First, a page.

Territory Stories

Alice Springs Rural Review

Details:

Title

Alice Springs Rural Review

Creator

Northern Territory. Department of Resources

Collection

Alice Springs Rural Review; E-Journals; PublicationNT; Alice Springs Rural Review

Date

2010-12-01

Location

Alice Springs

Notes

Made available via the Publications (Legal Deposit) Act 2004 (NT).; This publication contains many links to external sites. These external sites may no longer be active.; Includes : Pastoral Market Update November 2010; Arid Zone Research Institute; AZRI, Alice Springs

Language

English

Subject

Agriculture; Alice Springs Region; Periodicals

Publisher name

Northern Territory Government

Place of publication

Alice Springs

Series

Alice Springs Rural Review

Volume

V 44 (9-12) December 2010

File type

application/pdf

ISSN

0813-9148

Use

Attribution International 4.0 (CC BY 4.0)

Copyright owner

Northern Territory Government

License

https://creativecommons.org/licenses/by/4.0

Parent handle

https://hdl.handle.net/10070/227332

Citation address

https://hdl.handle.net/10070/676011

Page content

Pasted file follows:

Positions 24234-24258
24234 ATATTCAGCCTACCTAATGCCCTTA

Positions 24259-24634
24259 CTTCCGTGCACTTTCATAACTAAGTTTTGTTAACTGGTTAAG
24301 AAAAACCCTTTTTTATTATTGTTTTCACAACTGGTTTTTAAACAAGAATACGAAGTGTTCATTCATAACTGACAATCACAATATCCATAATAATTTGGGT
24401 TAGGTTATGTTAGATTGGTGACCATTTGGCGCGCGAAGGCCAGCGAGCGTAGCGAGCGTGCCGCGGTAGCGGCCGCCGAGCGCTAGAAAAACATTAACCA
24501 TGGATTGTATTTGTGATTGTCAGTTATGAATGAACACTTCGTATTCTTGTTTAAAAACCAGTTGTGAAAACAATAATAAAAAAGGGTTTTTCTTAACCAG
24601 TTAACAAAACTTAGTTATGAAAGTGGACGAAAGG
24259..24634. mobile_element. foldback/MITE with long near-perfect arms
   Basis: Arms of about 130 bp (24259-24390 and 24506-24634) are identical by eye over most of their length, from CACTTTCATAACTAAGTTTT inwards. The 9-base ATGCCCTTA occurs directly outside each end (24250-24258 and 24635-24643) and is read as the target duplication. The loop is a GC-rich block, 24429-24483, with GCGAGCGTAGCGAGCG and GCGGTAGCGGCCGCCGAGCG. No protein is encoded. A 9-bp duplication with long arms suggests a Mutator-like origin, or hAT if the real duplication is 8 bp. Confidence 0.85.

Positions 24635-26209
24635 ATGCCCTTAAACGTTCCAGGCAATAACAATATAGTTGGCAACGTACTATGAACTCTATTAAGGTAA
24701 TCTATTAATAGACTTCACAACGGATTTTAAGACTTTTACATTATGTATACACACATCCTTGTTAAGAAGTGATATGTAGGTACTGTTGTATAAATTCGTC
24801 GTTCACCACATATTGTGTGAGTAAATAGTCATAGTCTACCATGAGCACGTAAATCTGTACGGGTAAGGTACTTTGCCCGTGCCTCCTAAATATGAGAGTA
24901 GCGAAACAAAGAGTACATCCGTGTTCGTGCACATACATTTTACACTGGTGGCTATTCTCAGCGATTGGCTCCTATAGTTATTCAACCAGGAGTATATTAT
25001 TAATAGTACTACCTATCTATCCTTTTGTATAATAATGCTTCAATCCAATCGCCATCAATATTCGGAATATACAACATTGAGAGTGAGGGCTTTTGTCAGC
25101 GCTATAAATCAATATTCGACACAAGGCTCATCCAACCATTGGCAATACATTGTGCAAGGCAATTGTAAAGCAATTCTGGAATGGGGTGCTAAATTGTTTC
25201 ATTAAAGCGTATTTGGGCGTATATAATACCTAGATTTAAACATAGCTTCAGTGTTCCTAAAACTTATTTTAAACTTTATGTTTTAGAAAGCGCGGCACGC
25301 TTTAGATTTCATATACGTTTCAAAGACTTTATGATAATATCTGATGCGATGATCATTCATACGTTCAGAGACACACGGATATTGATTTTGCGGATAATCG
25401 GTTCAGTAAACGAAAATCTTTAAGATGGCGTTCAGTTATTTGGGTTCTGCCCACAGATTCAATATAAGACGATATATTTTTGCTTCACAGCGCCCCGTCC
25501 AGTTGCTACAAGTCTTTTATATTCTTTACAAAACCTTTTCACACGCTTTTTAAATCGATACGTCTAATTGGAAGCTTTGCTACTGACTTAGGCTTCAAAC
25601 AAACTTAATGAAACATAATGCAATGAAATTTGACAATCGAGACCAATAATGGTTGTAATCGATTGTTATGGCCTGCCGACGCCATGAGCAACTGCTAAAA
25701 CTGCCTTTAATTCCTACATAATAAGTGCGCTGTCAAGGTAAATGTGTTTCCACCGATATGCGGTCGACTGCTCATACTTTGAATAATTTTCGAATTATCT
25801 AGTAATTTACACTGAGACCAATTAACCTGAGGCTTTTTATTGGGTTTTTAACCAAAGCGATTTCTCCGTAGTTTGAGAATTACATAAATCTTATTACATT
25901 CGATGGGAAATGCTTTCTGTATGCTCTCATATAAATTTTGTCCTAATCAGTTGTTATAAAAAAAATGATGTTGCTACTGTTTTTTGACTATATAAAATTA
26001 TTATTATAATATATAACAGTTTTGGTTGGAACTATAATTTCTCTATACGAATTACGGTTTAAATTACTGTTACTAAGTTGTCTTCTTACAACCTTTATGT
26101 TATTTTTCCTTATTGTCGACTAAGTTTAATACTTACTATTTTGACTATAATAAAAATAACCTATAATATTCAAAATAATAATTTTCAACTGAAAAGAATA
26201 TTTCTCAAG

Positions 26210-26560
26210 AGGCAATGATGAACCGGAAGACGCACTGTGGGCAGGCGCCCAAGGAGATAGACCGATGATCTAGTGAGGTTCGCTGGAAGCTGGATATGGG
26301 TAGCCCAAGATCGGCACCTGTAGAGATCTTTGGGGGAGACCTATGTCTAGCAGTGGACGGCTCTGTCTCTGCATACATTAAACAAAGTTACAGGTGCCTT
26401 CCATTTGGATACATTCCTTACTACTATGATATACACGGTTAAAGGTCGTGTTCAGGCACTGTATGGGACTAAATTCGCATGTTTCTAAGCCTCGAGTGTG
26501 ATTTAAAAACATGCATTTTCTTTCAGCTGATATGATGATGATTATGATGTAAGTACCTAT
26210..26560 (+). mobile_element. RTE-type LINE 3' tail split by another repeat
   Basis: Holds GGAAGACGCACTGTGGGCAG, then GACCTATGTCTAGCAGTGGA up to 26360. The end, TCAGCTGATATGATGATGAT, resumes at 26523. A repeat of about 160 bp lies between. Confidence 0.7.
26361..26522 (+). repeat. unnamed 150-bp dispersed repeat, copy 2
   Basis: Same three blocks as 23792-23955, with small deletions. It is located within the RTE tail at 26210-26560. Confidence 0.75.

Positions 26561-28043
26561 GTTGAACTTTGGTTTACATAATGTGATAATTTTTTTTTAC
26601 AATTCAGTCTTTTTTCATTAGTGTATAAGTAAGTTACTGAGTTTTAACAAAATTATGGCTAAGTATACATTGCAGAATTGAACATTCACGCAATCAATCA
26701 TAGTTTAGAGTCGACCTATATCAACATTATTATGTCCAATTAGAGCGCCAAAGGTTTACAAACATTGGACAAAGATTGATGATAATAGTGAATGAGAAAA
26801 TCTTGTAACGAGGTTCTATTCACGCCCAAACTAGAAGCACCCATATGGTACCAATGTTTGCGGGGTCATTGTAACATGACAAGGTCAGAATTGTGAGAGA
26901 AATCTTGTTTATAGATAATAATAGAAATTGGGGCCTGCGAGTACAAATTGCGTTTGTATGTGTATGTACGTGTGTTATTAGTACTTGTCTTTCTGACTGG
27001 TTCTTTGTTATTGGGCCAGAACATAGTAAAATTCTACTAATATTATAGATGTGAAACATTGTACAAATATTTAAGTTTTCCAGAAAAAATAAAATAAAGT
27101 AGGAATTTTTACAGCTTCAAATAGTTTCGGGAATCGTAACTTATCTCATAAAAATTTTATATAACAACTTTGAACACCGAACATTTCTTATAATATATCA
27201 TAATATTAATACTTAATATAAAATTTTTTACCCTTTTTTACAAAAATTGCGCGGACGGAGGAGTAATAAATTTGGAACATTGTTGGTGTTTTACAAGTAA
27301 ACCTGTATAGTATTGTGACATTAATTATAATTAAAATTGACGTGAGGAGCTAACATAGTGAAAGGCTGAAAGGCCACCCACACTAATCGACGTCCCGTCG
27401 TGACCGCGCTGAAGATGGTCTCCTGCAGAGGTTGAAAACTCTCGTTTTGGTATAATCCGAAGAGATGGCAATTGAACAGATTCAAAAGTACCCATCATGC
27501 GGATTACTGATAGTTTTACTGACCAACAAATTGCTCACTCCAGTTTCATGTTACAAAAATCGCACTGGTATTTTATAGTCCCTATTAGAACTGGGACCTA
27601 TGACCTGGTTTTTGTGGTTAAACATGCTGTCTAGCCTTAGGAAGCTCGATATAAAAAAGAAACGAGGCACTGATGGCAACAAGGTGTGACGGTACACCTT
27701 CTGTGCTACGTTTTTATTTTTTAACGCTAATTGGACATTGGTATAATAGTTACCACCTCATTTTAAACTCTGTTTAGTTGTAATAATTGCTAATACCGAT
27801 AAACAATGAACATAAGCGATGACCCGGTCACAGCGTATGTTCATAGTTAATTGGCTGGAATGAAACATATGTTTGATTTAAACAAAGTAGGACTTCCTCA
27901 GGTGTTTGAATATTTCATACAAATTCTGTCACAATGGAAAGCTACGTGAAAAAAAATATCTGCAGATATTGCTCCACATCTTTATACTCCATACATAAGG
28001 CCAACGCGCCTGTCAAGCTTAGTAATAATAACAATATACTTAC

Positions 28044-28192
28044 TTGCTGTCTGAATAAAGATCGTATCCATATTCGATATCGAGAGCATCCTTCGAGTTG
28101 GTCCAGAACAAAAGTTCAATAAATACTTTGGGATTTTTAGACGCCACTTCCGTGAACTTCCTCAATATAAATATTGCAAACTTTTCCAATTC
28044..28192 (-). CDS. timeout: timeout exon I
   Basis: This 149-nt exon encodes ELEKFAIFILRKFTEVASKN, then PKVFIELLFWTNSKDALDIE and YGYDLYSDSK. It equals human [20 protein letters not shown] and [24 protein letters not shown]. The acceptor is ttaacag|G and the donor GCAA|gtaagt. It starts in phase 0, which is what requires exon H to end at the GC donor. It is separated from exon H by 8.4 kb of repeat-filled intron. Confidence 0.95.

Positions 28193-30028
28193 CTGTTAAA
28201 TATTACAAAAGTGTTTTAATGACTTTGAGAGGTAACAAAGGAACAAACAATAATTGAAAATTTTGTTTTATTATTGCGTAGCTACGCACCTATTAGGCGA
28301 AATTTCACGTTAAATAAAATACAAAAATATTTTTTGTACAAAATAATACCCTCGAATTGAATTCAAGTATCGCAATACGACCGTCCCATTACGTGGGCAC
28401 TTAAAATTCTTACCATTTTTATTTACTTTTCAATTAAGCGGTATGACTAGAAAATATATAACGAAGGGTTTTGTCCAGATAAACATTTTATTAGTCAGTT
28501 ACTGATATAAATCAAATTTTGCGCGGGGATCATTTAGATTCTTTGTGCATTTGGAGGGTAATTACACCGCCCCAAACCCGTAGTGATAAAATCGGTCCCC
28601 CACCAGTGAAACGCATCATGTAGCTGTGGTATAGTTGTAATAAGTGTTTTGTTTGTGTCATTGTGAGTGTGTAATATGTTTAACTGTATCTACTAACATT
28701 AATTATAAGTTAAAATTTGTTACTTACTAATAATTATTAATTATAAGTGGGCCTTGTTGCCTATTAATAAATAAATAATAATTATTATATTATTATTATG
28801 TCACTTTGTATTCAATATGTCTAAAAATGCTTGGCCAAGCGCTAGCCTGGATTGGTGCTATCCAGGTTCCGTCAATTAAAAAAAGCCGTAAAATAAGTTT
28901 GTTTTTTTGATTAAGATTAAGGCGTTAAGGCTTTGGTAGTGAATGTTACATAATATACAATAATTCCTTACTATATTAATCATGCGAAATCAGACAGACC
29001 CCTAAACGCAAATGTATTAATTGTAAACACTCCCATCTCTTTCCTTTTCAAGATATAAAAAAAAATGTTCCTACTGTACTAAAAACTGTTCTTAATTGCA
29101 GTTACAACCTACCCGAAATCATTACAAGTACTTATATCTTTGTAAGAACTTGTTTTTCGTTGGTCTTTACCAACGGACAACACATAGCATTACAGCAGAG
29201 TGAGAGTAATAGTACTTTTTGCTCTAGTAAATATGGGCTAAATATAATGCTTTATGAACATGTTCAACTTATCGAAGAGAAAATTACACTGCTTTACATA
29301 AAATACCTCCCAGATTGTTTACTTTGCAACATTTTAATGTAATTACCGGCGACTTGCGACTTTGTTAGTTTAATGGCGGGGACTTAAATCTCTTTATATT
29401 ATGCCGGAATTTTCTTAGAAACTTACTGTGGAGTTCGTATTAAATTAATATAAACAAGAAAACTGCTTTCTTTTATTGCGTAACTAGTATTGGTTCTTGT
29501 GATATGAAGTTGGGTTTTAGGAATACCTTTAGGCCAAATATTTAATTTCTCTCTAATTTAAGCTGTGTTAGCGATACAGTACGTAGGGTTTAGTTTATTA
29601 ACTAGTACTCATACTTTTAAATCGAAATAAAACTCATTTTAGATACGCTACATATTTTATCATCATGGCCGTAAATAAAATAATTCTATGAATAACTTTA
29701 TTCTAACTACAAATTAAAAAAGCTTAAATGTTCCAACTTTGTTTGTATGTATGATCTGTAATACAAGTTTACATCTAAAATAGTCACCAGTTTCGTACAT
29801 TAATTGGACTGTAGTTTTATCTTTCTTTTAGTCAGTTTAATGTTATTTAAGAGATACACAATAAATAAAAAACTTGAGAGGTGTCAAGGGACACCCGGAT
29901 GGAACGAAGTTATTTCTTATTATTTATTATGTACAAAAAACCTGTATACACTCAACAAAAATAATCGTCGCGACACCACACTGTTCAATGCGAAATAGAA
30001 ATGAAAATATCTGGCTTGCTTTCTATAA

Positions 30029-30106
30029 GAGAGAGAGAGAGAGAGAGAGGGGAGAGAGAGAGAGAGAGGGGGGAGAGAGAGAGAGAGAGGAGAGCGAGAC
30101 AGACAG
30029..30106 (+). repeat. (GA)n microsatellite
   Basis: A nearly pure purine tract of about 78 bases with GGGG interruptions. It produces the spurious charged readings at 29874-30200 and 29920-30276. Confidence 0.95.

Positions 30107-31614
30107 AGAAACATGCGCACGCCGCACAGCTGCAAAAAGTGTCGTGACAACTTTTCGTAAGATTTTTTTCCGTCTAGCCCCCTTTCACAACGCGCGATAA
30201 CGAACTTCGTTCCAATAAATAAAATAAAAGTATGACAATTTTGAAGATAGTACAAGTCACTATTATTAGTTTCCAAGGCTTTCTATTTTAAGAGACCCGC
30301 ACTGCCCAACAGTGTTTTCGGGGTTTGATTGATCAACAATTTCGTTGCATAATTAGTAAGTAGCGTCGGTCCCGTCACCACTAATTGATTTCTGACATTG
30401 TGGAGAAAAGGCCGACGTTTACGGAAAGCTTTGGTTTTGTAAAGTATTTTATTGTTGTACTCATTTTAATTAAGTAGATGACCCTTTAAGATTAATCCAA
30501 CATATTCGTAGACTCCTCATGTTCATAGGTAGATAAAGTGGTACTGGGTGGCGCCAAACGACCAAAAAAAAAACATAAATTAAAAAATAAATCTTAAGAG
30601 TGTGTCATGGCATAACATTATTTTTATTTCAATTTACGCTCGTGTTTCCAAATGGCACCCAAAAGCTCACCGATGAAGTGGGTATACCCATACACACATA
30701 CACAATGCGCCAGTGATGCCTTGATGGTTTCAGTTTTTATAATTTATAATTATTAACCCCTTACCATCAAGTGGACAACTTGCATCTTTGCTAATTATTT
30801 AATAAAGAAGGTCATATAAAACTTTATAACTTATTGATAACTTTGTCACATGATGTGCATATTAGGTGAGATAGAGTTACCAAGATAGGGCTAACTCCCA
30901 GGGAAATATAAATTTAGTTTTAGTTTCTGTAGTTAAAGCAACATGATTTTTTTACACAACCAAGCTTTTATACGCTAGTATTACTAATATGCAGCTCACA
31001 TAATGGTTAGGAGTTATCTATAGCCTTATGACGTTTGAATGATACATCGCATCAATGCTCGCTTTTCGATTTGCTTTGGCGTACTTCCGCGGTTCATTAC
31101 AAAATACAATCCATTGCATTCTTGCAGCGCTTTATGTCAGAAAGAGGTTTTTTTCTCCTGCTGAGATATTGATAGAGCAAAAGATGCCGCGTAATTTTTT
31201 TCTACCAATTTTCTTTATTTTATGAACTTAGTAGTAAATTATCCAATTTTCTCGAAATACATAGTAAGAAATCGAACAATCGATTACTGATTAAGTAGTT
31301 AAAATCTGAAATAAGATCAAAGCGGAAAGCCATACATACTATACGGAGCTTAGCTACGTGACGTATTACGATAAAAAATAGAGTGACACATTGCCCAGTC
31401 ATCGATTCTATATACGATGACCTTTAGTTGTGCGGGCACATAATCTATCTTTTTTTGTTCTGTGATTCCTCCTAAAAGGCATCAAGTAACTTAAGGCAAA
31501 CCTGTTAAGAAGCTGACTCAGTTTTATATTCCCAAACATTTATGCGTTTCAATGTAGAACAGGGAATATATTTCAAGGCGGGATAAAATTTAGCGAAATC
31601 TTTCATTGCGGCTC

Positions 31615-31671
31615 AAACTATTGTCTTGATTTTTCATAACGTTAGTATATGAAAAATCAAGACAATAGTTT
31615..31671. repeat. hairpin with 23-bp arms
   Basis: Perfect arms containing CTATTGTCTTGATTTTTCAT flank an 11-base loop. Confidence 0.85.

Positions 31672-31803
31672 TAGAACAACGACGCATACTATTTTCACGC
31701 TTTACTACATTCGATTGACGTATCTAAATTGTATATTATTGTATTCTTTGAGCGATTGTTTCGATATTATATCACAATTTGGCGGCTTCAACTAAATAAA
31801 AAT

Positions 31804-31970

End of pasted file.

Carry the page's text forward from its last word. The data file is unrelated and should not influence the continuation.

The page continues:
ALICE SPRINGS RURAL REVIEW, Page 2 of 20 The pasture growth already experienced around Alice Springs over the 2010/11 financial year has been extensive, and is a follow-up on the significant growth experienced earlier this year (2009/10) and again from the Nov/Dec 2008 growth event (2008/09). Across the Alice Springs district wide spread pasture yield estimates are exceeding 2000kg/ha, and once cured will increase the risk of wildfires. Should we be thinking fire? Arguably yes. Right now wildfire mitigation in the form of fire break maintenance and controlled burning of the less productive country needs to be considered, planned and implemented. For example, you may have an opportunity to use strategic burning in breaking-up your spinifex country to protect the productive country from any potential extensive hot wildfires. But should we be considering fire for improving pasture production more? Does a rare opportunity exist? For some time now controlled burning has been advocated as a cost-effective land management tool. However, in many cases the opportunity to implement such a strategy depends entirely on these unique growth periods when enough fuel accumulates to implement an effective burn. Influencing the tree/grass balance The aim of such burns is to reduce the competition of the trees and shrubs to enable more pasture growth, and especially during smaller pasture growth events. That is short-term feed reassignment for longterm production gain. Two vegetation types that are showing signs of increased competition from trees and shrubs that can benefit from fire are the; more productive open woodland country with an oatgrass/bunched kerosene grass (mulga grass) under storey; and run-on areas/drainage systems dominated by perennial grasses (kangaroo grass, silky brown-top). These vegetation types often have an overstorey of coolibahs, ironwoods, bloodwoods, river red gums and other mixed Acacias such as victoria wattle, witchetty bush and mulga. Country with poor soils that support relatively unpalatable pastures such as wiregrasses, erect kerosene grass, bandicoot grass or woolibutt; with or without a woody vegetation layer, generally do not have the capacity to produce productive pastures. These soils are often dominated by thick mulga or a combination of mulga and witchetty bush. What productive pastures that do exist are often only found under the shrubs and trees where there is higher soil organic levels. Therefore burning these vegetation types would be of little benefit pasture wise and may even have a negative effect on productivity while reducing the Top-feed benefits of this country. Managing the risks The greatest risk for many producers with the use of fire is a lack of follow-up rain and the loss of feed. This risk can be dramatically reduced by taking control of the situation, and restrict the fire to where you want it to burn rather than to let the fire dictate terms. In most situations numerous small burns are often better than one large burn. The beauty of such a unique growth event as this is the quantity of available pasture and potentially making the amount needed to implement a burning strategy look relatively small in comparison. Things to think about before burning: Be clear of your production and land management goals Be realistic when it comes to the soil and countrys capabilities Identify and avoid poor condition country that is at risk of increased erosion from reduced cover. Reduced grazing pressure following fire is important to ensure the productive pasture species can establish Take control of the burn and restrict it to areas that you want burnt Notify Bushfires NT Fire has the ability to provide benefits in: improving the short-term feed quality of a pasture maintaining the tree/grass balance opening up country to improve cattle management reducing patch grazing improving biodiversity


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